I recently read a striking blog post written by a member of the Church who wrote about her experiences with same-gender attraction. I thought the content of the article itself was notable in part because I think that the discussion of same-gender attraction in the Church is often dominated by the male perspective and it was great to hear from a female member. Ultimately, this individual married someone of the opposite sex and is now happily married to her husband. Although this is absolutely not the course for everyone, I really appreciated her perspective. I’d recommend reading her article in full.
However, I don’t really want this article to be about same-gender attraction or same-sex marriage or anything else of the sort. What stood out for me more than anything else while reading the article was that the author pointed to specific conference talks that really helped her on her journey and gave her the strength and courage to preserve when she felt down and dejected. Lo and Behold, both of the talks that she mentioned came from President Boyd K. Packer and were talks that have been widely criticized by bloggers and others. One talk from the early 1970s spoke about Worthy Music and Worthy Thoughts and urged individuals to drown out bad thoughts with the power of good hymns and has faced ongoing criticism. The second talk is President Packer’s well known talk from 2010 which drew intense criticism even from outside gay rights groups. The author of the blog post discussed her reaction to President Packer’s talk thus: “Oh, the peace and encouragement that teaching brought to me! I was not struggling in vain, and I was not betraying myself, and I was on the right path!.”
Reading this article helped me think about how inspiration works and the process of inspiration. I too have experienced the feeling while listening a conference talk that a particular talk was specifically written and delivered for me. I have also at times felt that particular talks were simply not speaking my language or connecting with my needs. This is a natural part of conference.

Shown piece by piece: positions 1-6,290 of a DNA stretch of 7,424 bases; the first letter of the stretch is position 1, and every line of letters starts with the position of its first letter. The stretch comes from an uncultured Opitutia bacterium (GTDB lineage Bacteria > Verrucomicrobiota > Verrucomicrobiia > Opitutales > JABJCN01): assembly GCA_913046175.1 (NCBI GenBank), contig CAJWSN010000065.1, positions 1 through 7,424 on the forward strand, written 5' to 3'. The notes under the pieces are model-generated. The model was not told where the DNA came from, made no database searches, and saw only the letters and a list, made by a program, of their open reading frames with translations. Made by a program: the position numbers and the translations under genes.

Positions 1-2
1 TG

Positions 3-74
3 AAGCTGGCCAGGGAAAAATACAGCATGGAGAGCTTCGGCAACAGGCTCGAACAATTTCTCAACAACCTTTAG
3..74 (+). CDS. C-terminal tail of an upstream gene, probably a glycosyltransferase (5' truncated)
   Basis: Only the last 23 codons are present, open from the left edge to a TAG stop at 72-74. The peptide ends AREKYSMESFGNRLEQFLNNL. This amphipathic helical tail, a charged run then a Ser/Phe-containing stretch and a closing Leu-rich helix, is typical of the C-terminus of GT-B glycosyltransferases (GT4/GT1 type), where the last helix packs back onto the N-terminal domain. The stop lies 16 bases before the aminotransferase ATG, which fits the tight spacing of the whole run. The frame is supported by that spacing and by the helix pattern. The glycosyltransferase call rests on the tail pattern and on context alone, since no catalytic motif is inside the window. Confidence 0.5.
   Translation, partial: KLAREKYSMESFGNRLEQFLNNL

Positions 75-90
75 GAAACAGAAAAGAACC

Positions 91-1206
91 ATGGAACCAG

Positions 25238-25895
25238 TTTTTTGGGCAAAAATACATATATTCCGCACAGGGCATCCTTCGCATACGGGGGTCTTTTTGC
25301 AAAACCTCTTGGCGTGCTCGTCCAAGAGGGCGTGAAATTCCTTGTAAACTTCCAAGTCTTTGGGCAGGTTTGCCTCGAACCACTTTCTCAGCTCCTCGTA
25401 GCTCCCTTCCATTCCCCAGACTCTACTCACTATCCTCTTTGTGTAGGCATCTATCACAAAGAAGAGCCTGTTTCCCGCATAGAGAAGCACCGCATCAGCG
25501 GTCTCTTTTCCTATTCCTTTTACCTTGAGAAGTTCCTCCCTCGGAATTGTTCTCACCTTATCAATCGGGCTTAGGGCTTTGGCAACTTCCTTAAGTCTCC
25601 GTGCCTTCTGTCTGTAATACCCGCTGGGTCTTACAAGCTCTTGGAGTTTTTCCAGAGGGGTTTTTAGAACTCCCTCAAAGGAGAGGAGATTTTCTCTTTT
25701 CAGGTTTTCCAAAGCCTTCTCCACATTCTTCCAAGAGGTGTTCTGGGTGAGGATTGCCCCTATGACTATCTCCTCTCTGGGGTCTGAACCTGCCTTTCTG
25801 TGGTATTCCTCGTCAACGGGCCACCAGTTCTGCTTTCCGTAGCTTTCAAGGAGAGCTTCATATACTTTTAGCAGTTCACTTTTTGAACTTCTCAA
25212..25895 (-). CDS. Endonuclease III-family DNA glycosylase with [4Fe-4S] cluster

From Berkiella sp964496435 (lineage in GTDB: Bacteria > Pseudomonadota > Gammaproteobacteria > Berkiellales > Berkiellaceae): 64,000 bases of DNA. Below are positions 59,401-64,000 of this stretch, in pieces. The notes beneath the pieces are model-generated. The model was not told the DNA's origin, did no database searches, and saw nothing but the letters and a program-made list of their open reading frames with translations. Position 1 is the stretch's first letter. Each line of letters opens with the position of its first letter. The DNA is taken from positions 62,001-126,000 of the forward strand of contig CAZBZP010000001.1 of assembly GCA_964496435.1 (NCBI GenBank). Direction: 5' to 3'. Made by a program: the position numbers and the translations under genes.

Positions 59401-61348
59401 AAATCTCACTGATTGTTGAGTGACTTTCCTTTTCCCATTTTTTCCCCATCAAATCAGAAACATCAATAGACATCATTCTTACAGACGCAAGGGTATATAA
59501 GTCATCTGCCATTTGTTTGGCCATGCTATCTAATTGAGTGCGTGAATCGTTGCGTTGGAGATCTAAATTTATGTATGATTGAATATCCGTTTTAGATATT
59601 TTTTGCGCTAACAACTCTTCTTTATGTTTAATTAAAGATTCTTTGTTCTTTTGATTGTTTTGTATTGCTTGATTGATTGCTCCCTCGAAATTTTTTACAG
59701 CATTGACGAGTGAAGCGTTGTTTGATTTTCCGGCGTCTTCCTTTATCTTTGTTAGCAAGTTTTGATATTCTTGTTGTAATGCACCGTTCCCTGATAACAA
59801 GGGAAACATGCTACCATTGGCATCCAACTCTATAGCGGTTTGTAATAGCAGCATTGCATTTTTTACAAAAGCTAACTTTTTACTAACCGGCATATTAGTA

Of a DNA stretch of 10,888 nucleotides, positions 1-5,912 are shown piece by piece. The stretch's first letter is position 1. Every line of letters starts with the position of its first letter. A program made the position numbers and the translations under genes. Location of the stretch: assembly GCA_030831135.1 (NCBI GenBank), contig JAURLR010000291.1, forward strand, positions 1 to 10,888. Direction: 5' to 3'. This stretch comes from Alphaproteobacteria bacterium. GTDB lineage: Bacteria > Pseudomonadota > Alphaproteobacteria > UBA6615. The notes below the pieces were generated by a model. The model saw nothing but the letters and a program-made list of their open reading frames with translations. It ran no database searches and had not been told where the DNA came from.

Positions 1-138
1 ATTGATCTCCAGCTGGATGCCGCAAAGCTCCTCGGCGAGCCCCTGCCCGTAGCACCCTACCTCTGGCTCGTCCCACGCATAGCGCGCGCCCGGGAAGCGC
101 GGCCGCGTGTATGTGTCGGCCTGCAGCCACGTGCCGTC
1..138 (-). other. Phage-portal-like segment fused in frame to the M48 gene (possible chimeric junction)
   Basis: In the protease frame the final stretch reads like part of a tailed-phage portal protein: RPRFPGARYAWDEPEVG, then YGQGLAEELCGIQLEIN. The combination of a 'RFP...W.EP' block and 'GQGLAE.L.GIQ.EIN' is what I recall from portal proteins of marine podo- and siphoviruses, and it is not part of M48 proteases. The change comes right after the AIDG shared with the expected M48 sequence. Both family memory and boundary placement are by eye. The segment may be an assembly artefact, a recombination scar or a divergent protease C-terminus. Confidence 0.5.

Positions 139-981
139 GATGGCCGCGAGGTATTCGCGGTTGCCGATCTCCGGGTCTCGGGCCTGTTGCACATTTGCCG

Elder Holland spoke about this phenomenon a few years ago:
“In the wide variety of sermons given is the assumption that there will be something for everyone . . . So if you are trying to do the best you can—if, for example, you keep trying to hold family home evening in spite of the bedlam that sometimes reigns in a houseful of little bedlamites—then give yourself high marks and, when we come to that subject, listen for another which addresses a topic where you may be lacking. If we teach by the Spirit and you listen by the Spirit, some one of us will touch on your circumstance, sending a personal prophetic epistle just to you.”
I love the idea of conference talks as “personal prophetic epistles.” As we begin to read the letters of Paul as part of our study of the New Testament in Sunday School, I hope that we will reflect on this marvelous concept. These letters were written for large numbers of people in a congregation scattered across the world and yet these letters were also deeply personal. They were the inspired word of God for the people hearing the letter. General Conference talks likewise are addressed to audiences of millions and yet through the power of the Holy Ghost can become deeply “personal prophetic epistles.”
From my personal experience I have found that certain things help me receive more from these “epistles.” I get more when I yearn for answers, write down questions, and prayerfully listen for the promptings of the spirit. Indeed, I have found that when I am listening with the proper spirit, even those talks that are not formally “for me” will teach me things. It might come in a brief phrase incidental to the main talk. It may simply come from a feeling or a confirmation by the spirit. But I do know that those revelations do come.
I have also heard countless stories in my time as a member of the Church of the process of revelation that goes into designing a conference talk. Sometimes, there will be a prompting to speak about something different than anticipated or to add a phrase or reference that does not at first make sense. When preparing lessons as a missionary or talks for sacrament meeting, I too have felt that pull to share certain scriptures or stories. The blog post reminded me that often it is the very parts of the talks that are most controversial to some that are most helpful to others. Often, the ones speaking critically about a particular talk are those who are least predisposed to listen and most predisposed to react negatively. But I think ultimately the Lord’s servants design their talks to reach the one listener down on her knees begging for insight and revelation. Something may not sound wise or pleasing to the ears, but it will resonate and come as an answer to urgent and fervent prayer.
As Elder Hales emphasized in a recent conference talk, “[w]e may not know all the reasons why the prophets and conference speakers address us with certain topics in conference, but the Lord does.”